Europe Scrambles to Fight Off Threat of U.S. Tariffs on France
The European Union’s trade chief said the race is on to avert an escalation in transatlantic commercial tensions as a result of U.S. objections to a French digital-services tax.
European Trade Commissioner Phil Hogan said coming days could determine whether the EU succeeds in helping broker an international agreement on the taxation of digital businesses through the Organization for Economic Cooperation and Development.
“Next week is a very important week to try and see, could we come to a positive outcome on this,” Hogan said in a Bloomberg Television interview on Thursday in Washington. “I’m not going to prejudge the outcome.”
President Donald Trump is threatening to hit $2.4 billion of French goods with tariffs in retaliation for the digital-services tax in France. The U.S. alleged on Dec. 2 -- the day after Hogan became EU trade chief -- that France’s levy discriminates against American technology companies such as Google, Apple Inc. and Amazon.com Inc.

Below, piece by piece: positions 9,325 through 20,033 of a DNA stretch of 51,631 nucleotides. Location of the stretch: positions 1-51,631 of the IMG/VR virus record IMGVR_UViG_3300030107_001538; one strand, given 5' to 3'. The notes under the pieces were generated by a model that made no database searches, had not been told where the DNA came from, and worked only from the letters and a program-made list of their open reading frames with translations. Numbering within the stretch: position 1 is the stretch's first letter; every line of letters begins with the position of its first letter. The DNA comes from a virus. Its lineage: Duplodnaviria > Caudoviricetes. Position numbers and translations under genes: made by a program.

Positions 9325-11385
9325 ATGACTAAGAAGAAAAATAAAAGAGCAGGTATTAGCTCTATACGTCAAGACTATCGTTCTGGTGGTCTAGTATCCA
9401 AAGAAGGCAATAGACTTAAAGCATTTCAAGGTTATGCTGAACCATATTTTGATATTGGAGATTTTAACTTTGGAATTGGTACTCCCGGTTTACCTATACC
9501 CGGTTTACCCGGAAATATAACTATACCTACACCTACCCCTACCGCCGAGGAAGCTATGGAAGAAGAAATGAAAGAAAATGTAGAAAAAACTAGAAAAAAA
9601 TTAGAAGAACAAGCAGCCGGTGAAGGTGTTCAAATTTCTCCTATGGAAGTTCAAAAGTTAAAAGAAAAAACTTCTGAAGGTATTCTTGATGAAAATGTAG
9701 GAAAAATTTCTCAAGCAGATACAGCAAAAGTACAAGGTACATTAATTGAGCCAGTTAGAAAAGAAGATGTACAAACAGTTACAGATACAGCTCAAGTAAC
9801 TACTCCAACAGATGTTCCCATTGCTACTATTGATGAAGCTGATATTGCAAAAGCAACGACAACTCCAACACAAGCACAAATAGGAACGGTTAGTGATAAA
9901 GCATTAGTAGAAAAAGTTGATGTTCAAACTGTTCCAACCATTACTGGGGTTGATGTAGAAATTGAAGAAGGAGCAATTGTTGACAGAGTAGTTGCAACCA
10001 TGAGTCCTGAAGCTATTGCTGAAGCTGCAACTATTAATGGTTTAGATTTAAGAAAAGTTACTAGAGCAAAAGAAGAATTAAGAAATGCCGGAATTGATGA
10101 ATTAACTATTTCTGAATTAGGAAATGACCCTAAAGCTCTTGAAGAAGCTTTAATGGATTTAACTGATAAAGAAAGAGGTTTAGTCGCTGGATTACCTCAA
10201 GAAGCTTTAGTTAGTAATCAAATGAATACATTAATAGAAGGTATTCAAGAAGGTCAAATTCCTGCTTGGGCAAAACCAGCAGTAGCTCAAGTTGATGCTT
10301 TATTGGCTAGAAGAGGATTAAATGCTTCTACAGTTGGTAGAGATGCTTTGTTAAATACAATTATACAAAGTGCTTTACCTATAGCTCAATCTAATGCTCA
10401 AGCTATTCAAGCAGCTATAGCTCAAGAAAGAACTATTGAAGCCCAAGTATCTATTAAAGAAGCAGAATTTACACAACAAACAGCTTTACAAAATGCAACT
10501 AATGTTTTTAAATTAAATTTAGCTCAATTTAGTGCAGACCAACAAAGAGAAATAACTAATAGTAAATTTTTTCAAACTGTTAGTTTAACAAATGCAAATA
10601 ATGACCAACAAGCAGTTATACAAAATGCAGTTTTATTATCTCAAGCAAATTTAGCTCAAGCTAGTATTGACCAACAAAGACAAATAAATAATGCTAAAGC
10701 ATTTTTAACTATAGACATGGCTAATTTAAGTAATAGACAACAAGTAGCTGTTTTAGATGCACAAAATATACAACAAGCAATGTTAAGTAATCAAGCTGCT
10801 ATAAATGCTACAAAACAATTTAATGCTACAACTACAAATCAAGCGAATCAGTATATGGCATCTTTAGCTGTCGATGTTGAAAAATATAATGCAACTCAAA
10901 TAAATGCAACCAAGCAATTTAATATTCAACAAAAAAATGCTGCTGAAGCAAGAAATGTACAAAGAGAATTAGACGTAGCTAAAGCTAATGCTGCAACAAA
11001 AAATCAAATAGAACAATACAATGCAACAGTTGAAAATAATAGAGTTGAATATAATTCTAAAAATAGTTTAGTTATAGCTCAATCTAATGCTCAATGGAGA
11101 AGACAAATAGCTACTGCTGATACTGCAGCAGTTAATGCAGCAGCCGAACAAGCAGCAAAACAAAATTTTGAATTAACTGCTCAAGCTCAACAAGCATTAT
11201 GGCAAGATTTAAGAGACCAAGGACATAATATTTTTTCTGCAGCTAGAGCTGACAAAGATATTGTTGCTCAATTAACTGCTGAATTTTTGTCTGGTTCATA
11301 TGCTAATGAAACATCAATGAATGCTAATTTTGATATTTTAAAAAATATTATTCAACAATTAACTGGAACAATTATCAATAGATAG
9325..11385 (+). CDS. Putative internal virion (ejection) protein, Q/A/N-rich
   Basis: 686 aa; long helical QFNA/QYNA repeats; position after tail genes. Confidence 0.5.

If realized, this would mark the first time the Trump administration had deployed against Europe a policy tool -- Section 301 of a 1974 American law -- reserved so far for the trade war with China. The prospect has alarmed the EU, which is already scrambling to expand its policy arsenal in response to a separate U.S. threat to the rules-based international system.
Hogan signaled that talks on the matter between French Finance Minister Bruno Le Maire and U.S. Treasury Secretary Steven Mnuchin are key.
Le Maire and Mnuchin “are in daily communication to see how we can move this process along toward some compromise,” Hogan said.
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